The Channel Tunnel is an excellent method of crossing the English Channel without all that tedious mucking about on ferries, and runs beneath the sea between Folkestone, England and Calais, France. Since its opening in 1995, the Chunnel, as it is occasionally called, has become the preferred, if not the cheapest, mode of travel between the UK and the continent.
Travellers in England will note that signs for the departure terminal are clearly given, in both English and French, along all of the approaching motorways and within the terminal itself. This is because the construction and administration of the tunnel is a joint venture between the English and the French. However, English speaking travellers approaching the Calais terminal on the French side, will observe that signs are only in French1. This is supposed to be because the French are trying to preserve the veracity of their language. It is actually because the French are a proud nation who are convinced that it is only a matter of time until French is declared the official international language of the world and their 'world' famous chanteurs, Claude François and Johnny Hallyday, attain their rightful international recognition as world-wide superstars alongside The Beatles and Elvis Presley.
The first attempt to link England and France was started in 1880, but was abandoned by English prime minister William Gladstone when he was advised that the move was a risk to English national security. An initial attempt to get the French and English to co-operate in the venture was abandoned in 1975. Finally in 1986 British Prime Minister Margaret Thatcher and President François Mitterand signed an agreement called 'The Treaty of Canterbury'.
Tunnelling began on the British side on December 11, 1987. The tunnel took three years to build, cost £10 billion pounds to build, employed 15,000 workers and cost 10 lives. First contact between the two sides was made in October 1990. Despite removing enough earth to fill Wembley stadium 13 times over, the two tunnels were only a few centimetres out of alignment.
The tunnel is now fully functioning. It extends for 31 miles under the English channel (or the French La Manche depending on your perspective). The deepest point is 114.9m below sea level, compared to the average London Underground depth of 24.38m. There are two main train tunnels, plus a small maintenance access tunnel.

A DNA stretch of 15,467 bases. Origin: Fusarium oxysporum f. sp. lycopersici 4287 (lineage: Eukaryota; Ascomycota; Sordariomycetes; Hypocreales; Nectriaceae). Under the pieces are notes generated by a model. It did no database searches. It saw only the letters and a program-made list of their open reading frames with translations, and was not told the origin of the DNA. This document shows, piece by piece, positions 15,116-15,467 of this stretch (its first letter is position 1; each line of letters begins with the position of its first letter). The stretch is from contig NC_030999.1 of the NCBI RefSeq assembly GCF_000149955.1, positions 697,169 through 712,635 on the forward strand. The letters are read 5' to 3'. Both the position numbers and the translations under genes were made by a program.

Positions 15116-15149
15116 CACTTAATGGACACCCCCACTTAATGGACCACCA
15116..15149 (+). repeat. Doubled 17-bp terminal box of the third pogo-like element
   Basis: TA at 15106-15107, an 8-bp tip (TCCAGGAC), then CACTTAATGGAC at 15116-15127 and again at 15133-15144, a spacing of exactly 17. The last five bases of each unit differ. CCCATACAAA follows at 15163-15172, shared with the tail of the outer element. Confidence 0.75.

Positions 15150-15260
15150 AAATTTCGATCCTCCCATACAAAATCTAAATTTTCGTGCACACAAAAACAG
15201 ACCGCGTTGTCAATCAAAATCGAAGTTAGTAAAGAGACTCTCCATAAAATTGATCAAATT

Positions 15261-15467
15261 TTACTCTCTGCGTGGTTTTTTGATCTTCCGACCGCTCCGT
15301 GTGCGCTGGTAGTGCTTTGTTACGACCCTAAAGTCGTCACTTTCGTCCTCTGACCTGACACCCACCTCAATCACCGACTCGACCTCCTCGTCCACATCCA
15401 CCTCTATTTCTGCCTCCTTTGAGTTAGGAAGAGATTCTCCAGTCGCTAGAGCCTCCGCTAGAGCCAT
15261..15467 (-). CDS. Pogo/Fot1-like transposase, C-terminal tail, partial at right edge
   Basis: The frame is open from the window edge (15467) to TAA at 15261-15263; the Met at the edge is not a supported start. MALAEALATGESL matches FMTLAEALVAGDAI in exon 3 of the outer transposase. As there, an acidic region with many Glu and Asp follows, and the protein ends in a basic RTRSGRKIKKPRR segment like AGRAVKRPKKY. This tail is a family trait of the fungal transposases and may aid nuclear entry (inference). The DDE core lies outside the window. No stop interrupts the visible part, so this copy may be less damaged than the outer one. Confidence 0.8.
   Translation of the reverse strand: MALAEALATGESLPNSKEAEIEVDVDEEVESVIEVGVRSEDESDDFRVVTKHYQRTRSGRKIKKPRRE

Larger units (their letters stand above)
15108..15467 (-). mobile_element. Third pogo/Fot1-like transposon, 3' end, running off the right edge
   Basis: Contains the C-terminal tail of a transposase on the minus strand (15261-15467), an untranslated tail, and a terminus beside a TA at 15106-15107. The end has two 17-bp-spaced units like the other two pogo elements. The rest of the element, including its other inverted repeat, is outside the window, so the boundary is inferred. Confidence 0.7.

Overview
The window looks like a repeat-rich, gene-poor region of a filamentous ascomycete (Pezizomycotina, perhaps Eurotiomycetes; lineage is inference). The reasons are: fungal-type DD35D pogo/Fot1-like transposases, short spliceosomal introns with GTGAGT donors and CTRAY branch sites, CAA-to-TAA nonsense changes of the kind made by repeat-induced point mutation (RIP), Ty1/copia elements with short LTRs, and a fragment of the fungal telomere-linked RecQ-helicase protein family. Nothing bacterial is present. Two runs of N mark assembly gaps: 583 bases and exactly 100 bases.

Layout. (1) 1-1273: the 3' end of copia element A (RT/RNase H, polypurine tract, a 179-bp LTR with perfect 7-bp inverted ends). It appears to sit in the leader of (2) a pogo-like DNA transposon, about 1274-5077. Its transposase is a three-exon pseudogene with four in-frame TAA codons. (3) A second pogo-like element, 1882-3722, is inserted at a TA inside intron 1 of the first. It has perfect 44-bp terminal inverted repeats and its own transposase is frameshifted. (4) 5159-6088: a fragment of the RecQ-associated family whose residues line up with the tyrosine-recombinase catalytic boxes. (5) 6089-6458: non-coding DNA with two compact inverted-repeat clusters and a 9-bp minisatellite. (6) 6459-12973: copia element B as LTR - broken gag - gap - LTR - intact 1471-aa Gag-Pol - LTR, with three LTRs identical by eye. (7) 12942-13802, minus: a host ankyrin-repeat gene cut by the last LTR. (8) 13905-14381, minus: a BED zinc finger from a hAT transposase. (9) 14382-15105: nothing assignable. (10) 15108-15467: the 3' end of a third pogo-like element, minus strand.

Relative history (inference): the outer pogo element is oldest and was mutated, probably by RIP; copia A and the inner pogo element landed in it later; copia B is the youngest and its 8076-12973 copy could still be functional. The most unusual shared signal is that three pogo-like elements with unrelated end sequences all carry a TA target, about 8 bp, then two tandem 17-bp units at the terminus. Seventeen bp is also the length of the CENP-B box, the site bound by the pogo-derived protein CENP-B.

The journey can only be made by train. A special high-speed train called the Eurostar (a development of the French TGV, or Train à Grande Vitesse) carries passengers only, while 'Le Shuttle' trains carry cars. Passengers either take the train from London St Pancras International, or drive their own car onto 'Le Shuttle' and remain with their vehicle for the journey. Four cars are sealed into each carriage, the white plastic and chrome interior of which gives one the curious feeling of being locked inside a large, cheap, tumble dryer. It is possible, however, to walk between the hermetically-sealed compartments, for safety reasons. At the press of a large red button the doors whoosh open, with a sound unreassuringly similar to something heard on the spaceship Nostromo in the film Alien.
The passenger train from London St Pancras International to Gare du Nord, Paris takes 2 hours, 15 minutes.
The staff on the train assure passengers that should one or more vehicles in your compartment catch fire, you could watch in perfect safety from the adjoining carriage, whilst listening to the sounds of radio Le Shuttle. This seems unlikely to happen in practice. Despite the selflessness of the French and the manners of the English it could be predicted that in reality all passengers, perhaps reasonably, would be high-tailing it through the hermetically-sealed doors to the most equidistant carriages at speed.
In the event of an uneventful and safe crossing, the passengers shoot blinking into the French countryside after approximately 35 minutes underground. Eurotunnel customers travelling to France encounter 'Cité Europe' a vast modern superstore, full of French food, fashion and wine to tempt even the most thrifty. Travellers to England drive out past a small Elf petrol station.